People often tell me they are struggling finding places to detect. The key to being a successful metal detectorist lies in researching to find historical sites, networking and getting permission to hunt them. But sometimes you need a place to detect right now. Here is a breakdown of the best places that you can usually legally hunt or quickly get easy permission.
Note: Make sure you know your local laws concerning detecting public property to make sure you are in the clear.
1) Property of Your Personal Network
Your own yard. Your friends. You coworkers. Your neighbors. One of the best things you can do to establish good places to hunt is to make sure everyone you run into knows you detect and that you are looking for places to hunt. Permission is almost always extremely easy if you know the person.
2) Parks and Playgrounds
Local parks are rarely hunted out, and are constantly being replenished with lost goodies. Try to go outside of the peak hours so you aren’t in anyone’s way.
3) Sidewalk and Curb Strips
Some detectorists’ bread and butter is the area between the sidewalks and the curb in the older parts of town.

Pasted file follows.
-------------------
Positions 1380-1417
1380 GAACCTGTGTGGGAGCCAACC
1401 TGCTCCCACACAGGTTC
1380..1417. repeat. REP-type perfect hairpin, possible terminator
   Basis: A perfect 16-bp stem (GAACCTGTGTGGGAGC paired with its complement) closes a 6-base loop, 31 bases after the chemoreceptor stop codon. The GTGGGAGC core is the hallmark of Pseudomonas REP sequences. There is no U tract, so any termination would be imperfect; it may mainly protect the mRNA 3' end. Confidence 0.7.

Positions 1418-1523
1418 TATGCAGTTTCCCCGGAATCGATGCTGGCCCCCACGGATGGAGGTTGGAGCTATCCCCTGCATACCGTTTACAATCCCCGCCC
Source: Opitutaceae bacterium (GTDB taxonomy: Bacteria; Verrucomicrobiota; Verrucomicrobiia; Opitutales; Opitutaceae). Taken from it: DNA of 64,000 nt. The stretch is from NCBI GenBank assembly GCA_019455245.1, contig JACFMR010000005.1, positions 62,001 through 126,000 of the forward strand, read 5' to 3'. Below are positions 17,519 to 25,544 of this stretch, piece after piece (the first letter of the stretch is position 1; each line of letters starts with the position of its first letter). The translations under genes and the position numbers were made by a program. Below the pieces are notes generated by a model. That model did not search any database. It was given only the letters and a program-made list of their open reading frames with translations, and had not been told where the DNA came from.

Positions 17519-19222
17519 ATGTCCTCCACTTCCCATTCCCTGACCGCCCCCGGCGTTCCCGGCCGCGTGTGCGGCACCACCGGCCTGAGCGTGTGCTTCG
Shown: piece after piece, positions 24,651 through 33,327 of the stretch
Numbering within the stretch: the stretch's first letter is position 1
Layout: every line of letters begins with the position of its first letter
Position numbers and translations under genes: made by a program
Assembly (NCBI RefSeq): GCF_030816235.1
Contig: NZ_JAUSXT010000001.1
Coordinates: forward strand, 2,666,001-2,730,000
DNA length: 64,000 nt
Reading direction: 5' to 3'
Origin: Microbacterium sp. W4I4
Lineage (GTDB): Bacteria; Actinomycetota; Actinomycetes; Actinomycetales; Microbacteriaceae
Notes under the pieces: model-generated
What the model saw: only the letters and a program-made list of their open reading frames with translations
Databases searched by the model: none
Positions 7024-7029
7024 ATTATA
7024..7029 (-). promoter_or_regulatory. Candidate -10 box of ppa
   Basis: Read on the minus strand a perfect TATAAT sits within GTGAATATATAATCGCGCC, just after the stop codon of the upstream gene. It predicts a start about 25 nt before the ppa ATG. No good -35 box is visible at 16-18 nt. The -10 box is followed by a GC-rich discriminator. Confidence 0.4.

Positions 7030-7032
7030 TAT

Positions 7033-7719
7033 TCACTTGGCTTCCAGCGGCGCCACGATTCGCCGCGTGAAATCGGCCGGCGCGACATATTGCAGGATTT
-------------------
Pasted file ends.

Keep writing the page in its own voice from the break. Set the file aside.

4) Churches or Schools
Church yards and school yards are some of the best places you can possibly hunt.
5) Common Property in Your Neighborhood
Most neighborhoods have playgrounds and dead space that is free for use by everyone in the neighborhood. As long as there is no policy against detecting, you should detect it all.
6) Swimming Holes
Find the lakes and creeks where everyone is swimming during the summer and hit them early or late. You’ll need a waterproof detector. Don’t try this if you don’t like finding gold rings!
If you live on or near a battlefield, any square foot of ground you can get permission to detect on is totally worth detecting. I’ve found bullets and other cool relics in some of the last places anyone would suspect held them.
8) Pastures and Fields
Due to their great size, any farm land or pastures you can rightfully detect can keep you busy for weeks or months. You may stumble on an old homesite, pocket spills, civil war camps, and other great finds.
9) The Woods
Many people overlook the woods in their area. Remember the woods may not have always been the woods. You won’t know until you try.
10) Keep a Backup List
Keep a list of every place you have permission or a right to detect, and every place you have detected that you could go back to, no matter how insignificant and unlikely. In a pinch, you’ll always have a place to go detect. If you don’t keep a list, your finds will suffer because you will lose track of opportunities that would have resulted in great finds.